It is therefore a three-year prescription that applies in this case.

Indeed, when an employee asks the judge to invalidate one of these agreements, it is in fact to obtain payment for his overtime hours. In this context, the non-compliance of the fixed price becomes an incidental request to the main request for a back pay. It is therefore the prescription of this last action that must be followed.

The reverse decision would have wrongly allowed the effects of an invalid day package agreement to take effect throughout the life of the contract.

The Court of Cassation therefore decided the issue pragmatically. In this case, however, the contract had been terminated, so the question remains as to the starting point of this prescription when the contract is still in force. Indeed, in the absence of breach of the contract, the starting point for the biennial and triennial prescriptions is the day on which the employee knew or should have known the fact enabling him to exercise his right. In the present case, however, it could be considered that the day of knowledge of the invalidity of the agreement is the day of its signature. The question therefore remains open.


Cass. Soc., 27 March 2019, n°16-23.800 – The fixed price for days of less than 218 days is not a part-time contract

In this third and final judgment, the Social Chamber clarifies that the reduced fixed price is not a part-time one.

The Second Civil Chamber had already had the opportunity speak out in this regard in the context of a dispute over the application of certain social security contribution limits.

This time, the employee wanted the part-time regime to be applied to him in order to be able to request the requalification of the contract as full-time to obtain back pay in particular.

The Court categorically rejects this request under Article L. 3123-1 of the Labour Code by stating that “employees who have concluded a flat-rate pay agreement in days over the year, which number

is less than 218 days, cannot be considered as part-time employees”. However, in this case, the parties had indicated from the beginning on the contract and the amendments that it was part-time.

This solution is logical since the fixed price for days essentially excludes any reference to time and therefore a whole series of legal provisions governing the duration of hourly work.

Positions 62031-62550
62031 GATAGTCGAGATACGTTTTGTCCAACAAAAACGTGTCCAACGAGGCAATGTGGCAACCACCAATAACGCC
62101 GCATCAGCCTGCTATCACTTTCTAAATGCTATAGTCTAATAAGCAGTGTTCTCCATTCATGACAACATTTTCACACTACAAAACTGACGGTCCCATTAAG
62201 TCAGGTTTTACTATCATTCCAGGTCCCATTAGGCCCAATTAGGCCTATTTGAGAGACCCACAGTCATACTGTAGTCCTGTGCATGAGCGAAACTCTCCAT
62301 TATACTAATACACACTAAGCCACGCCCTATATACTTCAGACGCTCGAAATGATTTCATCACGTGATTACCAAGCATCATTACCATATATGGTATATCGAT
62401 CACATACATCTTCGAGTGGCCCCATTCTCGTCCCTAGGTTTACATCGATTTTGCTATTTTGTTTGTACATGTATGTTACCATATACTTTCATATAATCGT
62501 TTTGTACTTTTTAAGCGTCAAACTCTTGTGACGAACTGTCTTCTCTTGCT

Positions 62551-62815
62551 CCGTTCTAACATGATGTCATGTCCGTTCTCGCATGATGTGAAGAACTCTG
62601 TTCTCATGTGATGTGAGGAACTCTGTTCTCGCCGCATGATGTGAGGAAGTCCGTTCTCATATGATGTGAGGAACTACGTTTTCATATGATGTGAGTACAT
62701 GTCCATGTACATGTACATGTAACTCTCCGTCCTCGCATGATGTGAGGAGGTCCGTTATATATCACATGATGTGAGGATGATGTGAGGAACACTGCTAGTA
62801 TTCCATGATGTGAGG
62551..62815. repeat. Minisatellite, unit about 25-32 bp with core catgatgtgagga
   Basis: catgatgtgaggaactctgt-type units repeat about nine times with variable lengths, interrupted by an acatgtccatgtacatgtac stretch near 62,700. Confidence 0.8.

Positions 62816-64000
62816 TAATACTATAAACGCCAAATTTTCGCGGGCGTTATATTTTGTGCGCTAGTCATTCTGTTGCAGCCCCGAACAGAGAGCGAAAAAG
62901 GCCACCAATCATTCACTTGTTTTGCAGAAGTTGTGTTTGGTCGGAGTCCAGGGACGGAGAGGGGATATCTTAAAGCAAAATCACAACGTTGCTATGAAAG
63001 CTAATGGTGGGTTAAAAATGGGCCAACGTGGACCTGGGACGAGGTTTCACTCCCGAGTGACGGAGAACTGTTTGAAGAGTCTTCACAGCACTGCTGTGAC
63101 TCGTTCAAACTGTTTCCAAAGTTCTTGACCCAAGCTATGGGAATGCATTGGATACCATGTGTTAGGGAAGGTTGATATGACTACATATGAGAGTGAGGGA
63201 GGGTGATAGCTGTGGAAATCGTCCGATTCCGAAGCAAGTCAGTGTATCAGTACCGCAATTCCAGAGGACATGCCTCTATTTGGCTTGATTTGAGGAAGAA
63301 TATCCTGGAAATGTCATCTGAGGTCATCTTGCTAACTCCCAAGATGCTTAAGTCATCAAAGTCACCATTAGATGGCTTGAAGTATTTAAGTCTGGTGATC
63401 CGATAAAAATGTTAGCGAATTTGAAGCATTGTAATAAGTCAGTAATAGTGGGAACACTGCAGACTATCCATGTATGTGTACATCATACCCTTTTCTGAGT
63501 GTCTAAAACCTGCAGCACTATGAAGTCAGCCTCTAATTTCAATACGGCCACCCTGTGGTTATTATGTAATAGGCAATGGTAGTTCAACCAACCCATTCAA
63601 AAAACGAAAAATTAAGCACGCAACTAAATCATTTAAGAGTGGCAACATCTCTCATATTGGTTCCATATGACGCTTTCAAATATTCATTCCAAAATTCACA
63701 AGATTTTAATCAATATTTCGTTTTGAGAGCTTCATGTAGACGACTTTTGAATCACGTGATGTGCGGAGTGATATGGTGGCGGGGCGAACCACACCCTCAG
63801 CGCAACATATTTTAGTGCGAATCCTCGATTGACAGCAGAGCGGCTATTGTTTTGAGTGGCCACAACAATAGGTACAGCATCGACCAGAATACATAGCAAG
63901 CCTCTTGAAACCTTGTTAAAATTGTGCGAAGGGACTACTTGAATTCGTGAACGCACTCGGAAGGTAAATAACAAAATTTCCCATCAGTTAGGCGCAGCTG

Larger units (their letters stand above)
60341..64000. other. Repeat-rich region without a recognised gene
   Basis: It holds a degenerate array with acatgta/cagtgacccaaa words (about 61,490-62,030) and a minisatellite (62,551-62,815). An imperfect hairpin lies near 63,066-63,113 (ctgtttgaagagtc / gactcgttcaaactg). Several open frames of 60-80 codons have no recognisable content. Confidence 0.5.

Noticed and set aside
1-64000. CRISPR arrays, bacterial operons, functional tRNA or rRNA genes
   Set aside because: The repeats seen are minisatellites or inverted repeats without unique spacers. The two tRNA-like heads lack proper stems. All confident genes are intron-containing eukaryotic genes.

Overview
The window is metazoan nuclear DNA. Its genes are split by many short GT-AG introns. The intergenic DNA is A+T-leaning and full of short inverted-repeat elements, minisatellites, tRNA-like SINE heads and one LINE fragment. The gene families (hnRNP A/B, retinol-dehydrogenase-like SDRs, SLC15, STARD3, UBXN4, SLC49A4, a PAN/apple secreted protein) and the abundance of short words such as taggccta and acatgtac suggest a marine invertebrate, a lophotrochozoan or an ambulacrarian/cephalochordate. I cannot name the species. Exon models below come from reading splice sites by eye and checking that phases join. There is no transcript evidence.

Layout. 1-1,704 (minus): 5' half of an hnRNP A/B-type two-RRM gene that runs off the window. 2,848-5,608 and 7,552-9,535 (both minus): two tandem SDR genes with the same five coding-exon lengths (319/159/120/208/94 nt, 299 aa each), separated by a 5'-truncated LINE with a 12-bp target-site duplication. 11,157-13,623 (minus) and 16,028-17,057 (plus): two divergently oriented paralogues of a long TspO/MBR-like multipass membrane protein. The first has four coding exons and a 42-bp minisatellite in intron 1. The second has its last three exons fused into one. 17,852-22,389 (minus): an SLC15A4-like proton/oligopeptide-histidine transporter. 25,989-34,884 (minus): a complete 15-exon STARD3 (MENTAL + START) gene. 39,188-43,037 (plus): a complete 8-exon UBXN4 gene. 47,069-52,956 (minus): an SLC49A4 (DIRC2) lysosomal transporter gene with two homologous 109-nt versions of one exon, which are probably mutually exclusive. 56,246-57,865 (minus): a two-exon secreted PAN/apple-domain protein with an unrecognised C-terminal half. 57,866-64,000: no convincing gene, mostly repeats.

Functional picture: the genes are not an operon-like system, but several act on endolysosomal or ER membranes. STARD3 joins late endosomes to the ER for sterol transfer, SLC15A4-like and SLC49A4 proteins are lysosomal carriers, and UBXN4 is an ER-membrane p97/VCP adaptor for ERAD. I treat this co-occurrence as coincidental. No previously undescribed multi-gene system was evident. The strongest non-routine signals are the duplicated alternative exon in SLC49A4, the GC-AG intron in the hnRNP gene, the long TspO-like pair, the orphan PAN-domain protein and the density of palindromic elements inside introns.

Similarly, if a reduced flat-rate pay agreement was to be terminated, the contract would be considered full-time, unless it met the formal requirements for part-time work, which is clearly not compatible with the drafting of a flat-rate pay agreement in the first place.


The CJEU charges the Member States to impose an obligatory daily work time monitoring on employers!

In its decision dated 14th May 2019, the European Union Court of Justice analysed the compliance of Spanish law to the Charter of Fundamental Rights and to the 2003 directive called « working time ».

The European judge seized the opportunity to affirm that: « the Member States must require employers to set up an objective, reliable and accessible system enabling the duration of time worked each day by each worker to be measured ».

The Court states that a system which purpose is to monitor the working hours is absolutely essential for the compliance of the workers’ rights and also links this system with the general obligation to protect the safety and health of the workers derived from directive 89/391/CEE.

It should be noted that the CJEU reports that : « The objective and reliable determination of the number of hours worked each day and each week is essential in order to establish, on one hand, if the maximum weekly working time defined in Article 6 of Directive 2003/88 [.] and, on the other hand, if the minimum daily and weekly rest periods, defined in Articles 3 and 5 of that directive, were respected ».

Reading this affirmation, it is possible to wonder if such a decision could have an impact on the workers who benefit from a flat-rate pay agreement. Nevertheless, the wording used clearly refers to article 6 of the 2003 directive which provides for the flat-rate exception. Thus, those workers won’t be obliged to check in when entering and leaving. It may be reminded that, despite this exception, those workers must respect the legal dispositions on daily and weekly rests, which are subject to numerous litigations.

Therefore, the Member States must oblige the employers to implement a daily working hour monitoring system. In the end, the CJEU wants to restore the clocking machine. However, the concrete modalities of this monitoring system are left to the Member States’ choice.

Spain has anticipated the CJEU’s decision and, obliged the employers to create and maintain a daily working hour register as soon as the first half of May. Thus, the workers must clock when entering and leaving the office (see our press review on the subject).